Tuesday, January 7, 2020

Book Review: The Art of Still Life

Since the Egyptians, artists have painted carefully arranged objects. The English term "still life" derives from the Dutch word stilleven. The 17th-century Dutch artists developed the genre to include food, flowers, skulls, and game animals, all of which were laden with religious or symbolic associations.

Todd Casey, Birth of a Kamikaze, Oil on Linen 18x24, 2015.
The 19th-century French painters called it nature morte, or "dead nature." It became, among other things, a vehicle for explorations of line, shape, tone, color, and technique.

Still life by Todd Casey
Painting inanimate objects under controlled conditions has always served as a laboratory for artists to study the behavior of light and form. To this day, still life setups are a regular part of atelier practice. Students arrange food, flowers, jars, toys, or other objects under artificial lights and strive to capture an illusion of reality.

Todd Casey, Plymouth Cheese
In his upcoming book "The Art of Still Life: A Contemporary Guide to Classical Techniques, Composition, and Painting in Oil," Todd Casey examines the history and modern practice of still life painting. 

(Full disclosure: the publisher sent me an advance copy of the book, which includes two of my own still life paintings that were executed in live locations, such as a diner and a laundromat.)

Casey received his academic training at the Water Street Atelier in New York under Jacob Collins, and before that he studied animation at the Academy of Art in San Francisco. He currently teaches at the Art Students League in New York.

The book begins with an overview of the still life genre by art historian Gabriel Weisberg, and historical samples are peppered throughout the book.

John Singer Sargent, My Dining Room, 29 x 24 inches, Smith College

After an introduction that tells his personal story, Casey shares his knowledge about oil painting in a series of clear-headed explanations, demonstrations, and exercises. The book covers materials for drawing and painting, principles of composition, light and shadow, drawing procedure, color theory, modeling of form, and paint technique.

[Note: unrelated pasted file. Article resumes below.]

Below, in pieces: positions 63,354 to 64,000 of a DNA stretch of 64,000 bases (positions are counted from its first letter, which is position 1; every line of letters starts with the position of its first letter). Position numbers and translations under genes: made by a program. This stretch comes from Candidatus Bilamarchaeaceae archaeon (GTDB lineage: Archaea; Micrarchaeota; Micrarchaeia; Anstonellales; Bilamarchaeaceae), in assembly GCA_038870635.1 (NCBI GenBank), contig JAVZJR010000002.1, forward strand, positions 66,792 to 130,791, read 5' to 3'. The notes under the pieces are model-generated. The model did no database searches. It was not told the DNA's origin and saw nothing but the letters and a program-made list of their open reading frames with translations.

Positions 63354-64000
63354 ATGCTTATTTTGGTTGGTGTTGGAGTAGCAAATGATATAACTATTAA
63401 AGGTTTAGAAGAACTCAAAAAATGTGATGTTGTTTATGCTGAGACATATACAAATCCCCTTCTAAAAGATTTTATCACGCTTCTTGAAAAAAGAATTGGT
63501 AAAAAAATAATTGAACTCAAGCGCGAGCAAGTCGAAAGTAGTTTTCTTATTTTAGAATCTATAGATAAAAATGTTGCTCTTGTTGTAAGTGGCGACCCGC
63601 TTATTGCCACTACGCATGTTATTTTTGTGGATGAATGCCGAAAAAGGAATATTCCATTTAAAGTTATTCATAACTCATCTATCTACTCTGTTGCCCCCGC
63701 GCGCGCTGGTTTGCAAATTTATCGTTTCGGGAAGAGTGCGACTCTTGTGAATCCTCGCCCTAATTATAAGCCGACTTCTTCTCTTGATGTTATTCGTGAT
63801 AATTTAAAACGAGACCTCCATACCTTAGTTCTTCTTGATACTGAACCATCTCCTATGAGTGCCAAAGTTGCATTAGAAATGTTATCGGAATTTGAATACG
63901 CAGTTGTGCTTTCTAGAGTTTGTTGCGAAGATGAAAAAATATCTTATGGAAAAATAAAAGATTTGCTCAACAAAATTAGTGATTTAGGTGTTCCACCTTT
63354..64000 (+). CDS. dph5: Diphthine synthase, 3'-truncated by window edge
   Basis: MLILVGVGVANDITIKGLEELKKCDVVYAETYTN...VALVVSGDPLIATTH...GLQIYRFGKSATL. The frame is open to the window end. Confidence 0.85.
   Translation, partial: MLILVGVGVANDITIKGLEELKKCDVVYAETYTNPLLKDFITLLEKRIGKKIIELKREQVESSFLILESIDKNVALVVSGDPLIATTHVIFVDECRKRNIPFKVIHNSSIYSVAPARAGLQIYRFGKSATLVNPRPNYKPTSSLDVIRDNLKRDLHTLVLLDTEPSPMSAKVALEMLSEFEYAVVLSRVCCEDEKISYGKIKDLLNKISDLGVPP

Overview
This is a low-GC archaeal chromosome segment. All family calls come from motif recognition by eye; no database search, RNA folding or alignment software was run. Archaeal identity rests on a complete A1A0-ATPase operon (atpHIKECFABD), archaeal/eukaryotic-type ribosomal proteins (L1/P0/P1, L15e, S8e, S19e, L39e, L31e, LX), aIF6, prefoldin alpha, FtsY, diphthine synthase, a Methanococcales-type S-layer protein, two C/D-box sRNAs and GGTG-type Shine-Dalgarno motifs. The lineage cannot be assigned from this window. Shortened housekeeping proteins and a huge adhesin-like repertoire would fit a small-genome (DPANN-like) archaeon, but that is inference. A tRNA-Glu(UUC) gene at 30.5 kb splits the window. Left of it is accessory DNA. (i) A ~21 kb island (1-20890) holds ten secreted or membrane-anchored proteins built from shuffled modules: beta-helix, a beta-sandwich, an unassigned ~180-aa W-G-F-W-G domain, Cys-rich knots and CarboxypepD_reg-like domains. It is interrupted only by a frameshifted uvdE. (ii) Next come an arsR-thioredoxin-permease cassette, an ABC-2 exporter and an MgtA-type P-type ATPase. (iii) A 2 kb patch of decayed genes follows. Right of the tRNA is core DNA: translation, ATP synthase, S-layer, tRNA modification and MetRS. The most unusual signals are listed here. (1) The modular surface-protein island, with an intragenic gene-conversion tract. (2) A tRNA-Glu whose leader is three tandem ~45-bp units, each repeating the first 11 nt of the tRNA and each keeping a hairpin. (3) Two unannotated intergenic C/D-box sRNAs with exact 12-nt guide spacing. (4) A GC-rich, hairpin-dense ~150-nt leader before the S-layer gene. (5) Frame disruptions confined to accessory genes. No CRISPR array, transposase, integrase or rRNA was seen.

It ends with a practical step-by-step guide that walks you through all the decisions you'll need to make as you execute a painting from start to finish. The coverage would be helpful for any artist, beginner or advanced, and whether or not they specialize in still life. It is rare for an art book to combine history, theory, and practice in one volume, but this book really delivers.

The Art of Still Life is published by Monacelli Studio, hardcover, 9x11.5 inches, 320 pages. The release date is February 18, 2020, but you can preorder a copy now.

Todd Casey's website
Wikipedia on Still Life


Tom Hart said...

Although I've made a concerted effort to limit additions to my collection of technique books this one is really tempting. (I'm checking out Todd Casey's website now to see if that further convinces me.) A couple of side notes: Trekell just announced that Todd is their new pro-team artist. It's probably a symbiotic relationship that involves mutual endorsements, but it seems to me that the honor is well deserved. The Sargent included in James's article (My Dining Room) is stunning. I had the opportunity to see it close up several times when I lived in the Northampton area. What can I say other than it's typical Sargent? But somehow, because it's so clearly alla prima, his "hand" is even more alive than usual in the brushwork.

Roberto Quintana said...

Matilda Marcolli has an excellent chapter on the history and development of the Still-Life, in her recent book on Art and Science -RQ

Lumen Naturae: Visions of the Abstract in Art and Mathematics